When they raided the Cicones’ village, harassed Poseidon’s son, and killed the Helios’s cattle, they punished themselves. Odysseus and his men stormed Cicones, and reeked havoc on all that lived there, even the sheep. They killed men who fought, robbed the citizens, and enslaved the women, and slaughtered the livestock, before dividing the loot between them. But this was a fatal mistake, for the Cicones had a great and powerful army. Odysseus’s shipmates fought a hard battle, but were defeated in the end. Many of their lives were lost.
“Six benches were left empty in every ship”. Their selfishness cost them friends and shipmates, and made their attempt to get home, even more difficult. After stabbing Polyphemus in his eye and blinding him, Odysseus provoked and harassed the Cyclops, which angered him immensely. “ Cyclops, if ever mortal man inquire how you were put to shame and blinded, tell him Odysseus, raider of cities, took your eye: Laertes’ son whose home’s on Ithaca”, shouted Odysseus to the crippled Polyphemus, which was not very smart. If Odysseus had not told the Cyclops this incriminating information, he would have had a much safer journey. Polyphemus begged his father Poseidon, god of earthquake, to curse Odysseus.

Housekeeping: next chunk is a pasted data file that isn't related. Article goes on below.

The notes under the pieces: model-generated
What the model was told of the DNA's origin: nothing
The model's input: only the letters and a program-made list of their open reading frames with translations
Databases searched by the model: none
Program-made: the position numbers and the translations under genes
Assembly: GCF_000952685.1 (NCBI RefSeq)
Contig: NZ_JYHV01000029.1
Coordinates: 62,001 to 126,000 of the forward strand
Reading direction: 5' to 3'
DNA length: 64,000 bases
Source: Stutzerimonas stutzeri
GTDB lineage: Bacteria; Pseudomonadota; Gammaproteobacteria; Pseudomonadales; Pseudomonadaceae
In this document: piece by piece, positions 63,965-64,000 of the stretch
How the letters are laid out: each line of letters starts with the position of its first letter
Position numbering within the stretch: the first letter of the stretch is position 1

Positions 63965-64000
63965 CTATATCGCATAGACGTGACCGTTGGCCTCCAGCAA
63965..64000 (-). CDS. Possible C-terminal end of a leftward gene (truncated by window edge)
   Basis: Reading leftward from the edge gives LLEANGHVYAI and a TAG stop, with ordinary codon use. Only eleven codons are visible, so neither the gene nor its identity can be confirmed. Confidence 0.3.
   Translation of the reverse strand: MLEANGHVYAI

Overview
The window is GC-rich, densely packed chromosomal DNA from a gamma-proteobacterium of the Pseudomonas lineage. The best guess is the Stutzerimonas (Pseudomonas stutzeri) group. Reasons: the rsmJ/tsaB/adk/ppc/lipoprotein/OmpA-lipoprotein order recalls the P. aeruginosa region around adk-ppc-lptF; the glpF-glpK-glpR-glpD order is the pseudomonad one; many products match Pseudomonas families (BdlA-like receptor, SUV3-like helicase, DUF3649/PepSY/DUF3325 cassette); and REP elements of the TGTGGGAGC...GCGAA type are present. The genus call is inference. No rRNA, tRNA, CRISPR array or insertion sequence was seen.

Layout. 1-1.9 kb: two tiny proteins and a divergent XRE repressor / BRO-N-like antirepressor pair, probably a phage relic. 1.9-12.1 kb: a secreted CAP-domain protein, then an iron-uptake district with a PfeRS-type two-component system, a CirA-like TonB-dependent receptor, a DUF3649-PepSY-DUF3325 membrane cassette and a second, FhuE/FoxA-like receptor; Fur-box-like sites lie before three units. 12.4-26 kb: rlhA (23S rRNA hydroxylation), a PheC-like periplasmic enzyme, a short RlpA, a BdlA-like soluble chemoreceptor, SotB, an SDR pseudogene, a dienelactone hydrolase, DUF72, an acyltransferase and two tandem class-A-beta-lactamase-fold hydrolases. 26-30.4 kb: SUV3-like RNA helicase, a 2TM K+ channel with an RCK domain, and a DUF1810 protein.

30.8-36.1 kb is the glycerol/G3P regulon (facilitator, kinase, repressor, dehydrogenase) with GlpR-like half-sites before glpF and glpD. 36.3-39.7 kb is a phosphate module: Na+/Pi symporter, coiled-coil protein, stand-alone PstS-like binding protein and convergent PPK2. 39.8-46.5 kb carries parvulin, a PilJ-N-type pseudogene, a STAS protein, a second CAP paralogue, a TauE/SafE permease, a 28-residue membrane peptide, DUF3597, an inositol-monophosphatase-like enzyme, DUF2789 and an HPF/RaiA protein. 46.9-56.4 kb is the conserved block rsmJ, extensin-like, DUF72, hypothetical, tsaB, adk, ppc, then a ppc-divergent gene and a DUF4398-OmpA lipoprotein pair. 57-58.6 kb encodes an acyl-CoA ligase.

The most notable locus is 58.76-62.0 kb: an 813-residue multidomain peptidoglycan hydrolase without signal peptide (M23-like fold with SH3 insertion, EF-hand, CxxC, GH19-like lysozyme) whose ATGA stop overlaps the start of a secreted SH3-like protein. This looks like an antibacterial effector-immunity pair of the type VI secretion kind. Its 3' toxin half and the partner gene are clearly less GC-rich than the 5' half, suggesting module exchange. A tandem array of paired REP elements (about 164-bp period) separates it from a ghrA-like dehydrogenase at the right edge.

The Cyclops cried out to his father to prevent Odysseus from returning home, and pleaded with him to let Odysseus lose his companions. Circe and Tiresias warned Odysseus and his men that it would be disastrous if the sun god’s cattle were harmed. Odysseus urged his men, who were fatigued, to avoid the island of the sun god, Thrinacia. Instead of heeding this warning the men landed on the island, but only after Odysseus made them swear not to touch the cattle. On the island, they did not just touch the cattle, they made a meal of them.
Helios, the sun god, was infuriated, and he asked for restitution from Zeus. As a punishment for their crimes, the ruler of all gods threw down a bolt of hot lighting and destroyed Odysseus’s ships. If they had listened to the warnings they received, he and his men would not have lost their only way home. Odysseus and his men were foolish to believe that they had complete control over their fate. In the end, their actions caught up with them, and only Odysseus lived through the ordeal, barely. Raiding Cicones, tormenting Polyphemus after blinding him, and slaughtering the cattle of the sun god, were fatal and stupid mistakes.
If they had not committed these crimes, most of them would be alive and enjoying life in their homeland.